Brazil has passed a new law requiring employees to be compensated for cell phone and e-mail use after work hours. The bill was signed by President Dilma Rousseff and is intended to combat the newfound problem of “overconnectivity.” In Brazil and around the world, workers are experiencing the feeling that they can never escape their jobs, as technology has made it possibly to be reached or complete job functions at any time of the day. According to ABC News, some companies may shut down servers after workers go home to prevent having to pay employees overtime.
Brazil’s cell phone usage is truly extraordinary, as Anatel, Brazil’s National Telecommunications Agency, reported that mobile phone subscribers recently exceed 210 million despite the country only having a population of 195 million. One labor attorney commented that "Virtually 24 hours a day, employees are connected to their phone or email, always at the disposition of their employer. It's technological slavery."
In the United States, the Fair Labor Standards Act (FLSA) sets strict requirements for overtime compensation. Under these laws, many workers may be entitled to receive overtime pay for their phone and internet usage outside of work hours. This is determined by an employee’s status with the employer as either “exempt” or “non-exempt.” While exempt employees may not receive overtime (including, for now at least, after-hours phone and e-mail usage), non-exempt employees may be able to receive overtime pay when forced to perform work functions after they return home. Even if an employer does not specifically require an employee to answer e-mails or correspondences after hours, the employee may still be eligible to receive overtime pay if the employer allows them to do so and if it is a regular occurrence.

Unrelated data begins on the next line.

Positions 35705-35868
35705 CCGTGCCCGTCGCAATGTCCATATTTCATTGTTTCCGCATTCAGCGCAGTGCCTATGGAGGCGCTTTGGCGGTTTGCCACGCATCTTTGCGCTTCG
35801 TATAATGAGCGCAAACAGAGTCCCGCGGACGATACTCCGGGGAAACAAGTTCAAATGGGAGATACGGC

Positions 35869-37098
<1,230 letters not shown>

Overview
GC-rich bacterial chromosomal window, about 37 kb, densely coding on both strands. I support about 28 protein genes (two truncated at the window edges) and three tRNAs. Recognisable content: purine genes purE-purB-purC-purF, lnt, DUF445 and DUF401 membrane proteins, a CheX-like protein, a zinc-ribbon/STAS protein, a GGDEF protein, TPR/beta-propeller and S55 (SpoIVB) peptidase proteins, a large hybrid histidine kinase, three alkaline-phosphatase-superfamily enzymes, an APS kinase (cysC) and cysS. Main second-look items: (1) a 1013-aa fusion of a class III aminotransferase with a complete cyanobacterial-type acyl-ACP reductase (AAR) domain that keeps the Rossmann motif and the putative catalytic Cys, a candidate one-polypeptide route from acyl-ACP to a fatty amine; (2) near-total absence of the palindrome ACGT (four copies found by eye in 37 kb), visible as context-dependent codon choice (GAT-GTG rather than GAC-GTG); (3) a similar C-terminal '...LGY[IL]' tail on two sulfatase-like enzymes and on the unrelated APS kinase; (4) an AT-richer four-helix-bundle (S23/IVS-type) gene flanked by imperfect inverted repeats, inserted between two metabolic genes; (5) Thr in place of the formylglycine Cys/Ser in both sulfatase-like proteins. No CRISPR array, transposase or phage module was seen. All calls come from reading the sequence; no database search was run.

Multiple lawsuits around the world, and one well-known class action suit by a Chicago police officer in the United States, have begun to change the dynamic of compensation for after-hours activities. While many employees in the U.S. are not currently eligible for payment for answering phones and e-mails after work hours, many non-exempt employees may be eligible. This is significant, as the FLSA guarantees that overtime pay be at least one-and-one-half times the normal rate of pay for every hour worked over 40 in a single workweek. If you are not being properly compensated for overtime work, contact a knowledgeable overtime lawyer to see if you might be able to pursue legal recourse.